Tokyo Skytree, the second tallest free-standing structure in the world, was open to visitors and press this week and offered an unimpeded view of the city's skyline.
While the Skytree may be the second tallest free-standing structure, it is the tallest broadcasting tower. The tallest tower in the world is currently the 2,717-foot Burj Khalifa in Dubai.
The Skytree stands a commanding 2,080-feet and has been incorporated with a unique "vibration-controlling" technology which is designed to be able to withstand earthquakes, which are common in that region.
The tower was constructed with steel tubes encompassing a central concrete column which are structurally separate from one another throughout the tower's interior.
The concrete columns and the steel tubing were designed to offset each other in order to minimize the tower's motion in the event of an earthquake.
Designers of the Skytree state that the tower was built to withstand a magnitude 7.0 earthquake in the event the quake struck directly under the tower, according Sho Toyoshima, spokesman for Tobu Tower Co.
Toyoshima explained that the tower experienced no structural damage as it was being constructed from the magnitude 9.0 quake that occurred off Japan's northeastern coast last March.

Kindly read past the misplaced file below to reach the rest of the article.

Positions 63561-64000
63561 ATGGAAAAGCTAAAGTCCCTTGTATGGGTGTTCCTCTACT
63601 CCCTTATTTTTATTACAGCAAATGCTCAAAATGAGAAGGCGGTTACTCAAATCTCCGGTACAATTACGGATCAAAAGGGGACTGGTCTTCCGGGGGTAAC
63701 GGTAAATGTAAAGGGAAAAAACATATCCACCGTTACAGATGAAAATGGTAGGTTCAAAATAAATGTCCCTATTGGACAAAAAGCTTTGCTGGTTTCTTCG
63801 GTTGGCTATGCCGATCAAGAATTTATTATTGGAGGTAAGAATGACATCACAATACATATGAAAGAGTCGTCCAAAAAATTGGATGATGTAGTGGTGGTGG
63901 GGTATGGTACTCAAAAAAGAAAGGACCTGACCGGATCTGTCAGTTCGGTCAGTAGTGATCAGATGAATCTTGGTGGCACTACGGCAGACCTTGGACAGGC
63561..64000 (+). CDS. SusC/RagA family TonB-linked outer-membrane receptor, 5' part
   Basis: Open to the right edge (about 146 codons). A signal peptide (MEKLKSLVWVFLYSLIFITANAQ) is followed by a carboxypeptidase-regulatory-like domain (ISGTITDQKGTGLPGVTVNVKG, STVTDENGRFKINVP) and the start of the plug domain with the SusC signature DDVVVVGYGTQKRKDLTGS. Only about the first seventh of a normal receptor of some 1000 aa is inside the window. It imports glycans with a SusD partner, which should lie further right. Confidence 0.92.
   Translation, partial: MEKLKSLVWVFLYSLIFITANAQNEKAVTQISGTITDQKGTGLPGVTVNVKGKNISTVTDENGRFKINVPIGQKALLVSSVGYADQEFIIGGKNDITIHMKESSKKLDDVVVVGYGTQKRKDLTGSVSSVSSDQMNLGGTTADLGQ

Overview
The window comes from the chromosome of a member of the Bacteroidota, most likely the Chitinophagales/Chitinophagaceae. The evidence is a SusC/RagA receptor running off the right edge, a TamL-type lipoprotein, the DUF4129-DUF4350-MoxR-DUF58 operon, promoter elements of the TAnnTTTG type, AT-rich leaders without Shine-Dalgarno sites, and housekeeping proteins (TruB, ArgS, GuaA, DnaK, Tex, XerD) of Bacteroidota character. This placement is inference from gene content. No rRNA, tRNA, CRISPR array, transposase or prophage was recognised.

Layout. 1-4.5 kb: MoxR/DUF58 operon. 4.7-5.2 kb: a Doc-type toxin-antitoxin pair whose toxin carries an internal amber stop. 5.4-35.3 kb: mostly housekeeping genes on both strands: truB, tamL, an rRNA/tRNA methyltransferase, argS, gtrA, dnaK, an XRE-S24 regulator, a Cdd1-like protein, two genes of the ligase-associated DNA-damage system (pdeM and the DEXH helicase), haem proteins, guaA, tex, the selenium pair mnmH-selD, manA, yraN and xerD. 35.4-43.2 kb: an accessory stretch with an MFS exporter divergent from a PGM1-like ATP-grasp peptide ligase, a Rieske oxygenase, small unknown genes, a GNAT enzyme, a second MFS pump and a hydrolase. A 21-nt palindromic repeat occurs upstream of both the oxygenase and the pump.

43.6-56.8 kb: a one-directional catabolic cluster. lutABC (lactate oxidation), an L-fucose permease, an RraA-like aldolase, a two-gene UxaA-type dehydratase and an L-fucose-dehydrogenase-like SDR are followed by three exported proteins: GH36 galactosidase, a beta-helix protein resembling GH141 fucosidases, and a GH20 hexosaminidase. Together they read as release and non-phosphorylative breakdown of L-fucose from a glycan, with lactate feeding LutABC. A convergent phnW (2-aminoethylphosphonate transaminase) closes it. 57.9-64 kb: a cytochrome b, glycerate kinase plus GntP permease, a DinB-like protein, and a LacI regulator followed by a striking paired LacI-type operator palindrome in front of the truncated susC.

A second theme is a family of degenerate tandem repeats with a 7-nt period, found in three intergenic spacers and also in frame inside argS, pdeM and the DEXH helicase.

The Skytree is expected to enhance both television and radio transmissions in and around the capital and its owners also hope that it will encourage tourism in the Tokyo region.
Reports indicated that there have already been 600,000 group tickets created in preparation for the opening weeks of the Skytree, while individual ticket reservations have already surpassed 140,000, Toyoshima said.
"We particularly want tourists from abroad to be able to take time to enjoy the Skytree. We encourage them to stay in the vicinity of the Skytree and enjoy it over the course of two days, say, instead of just one," he said.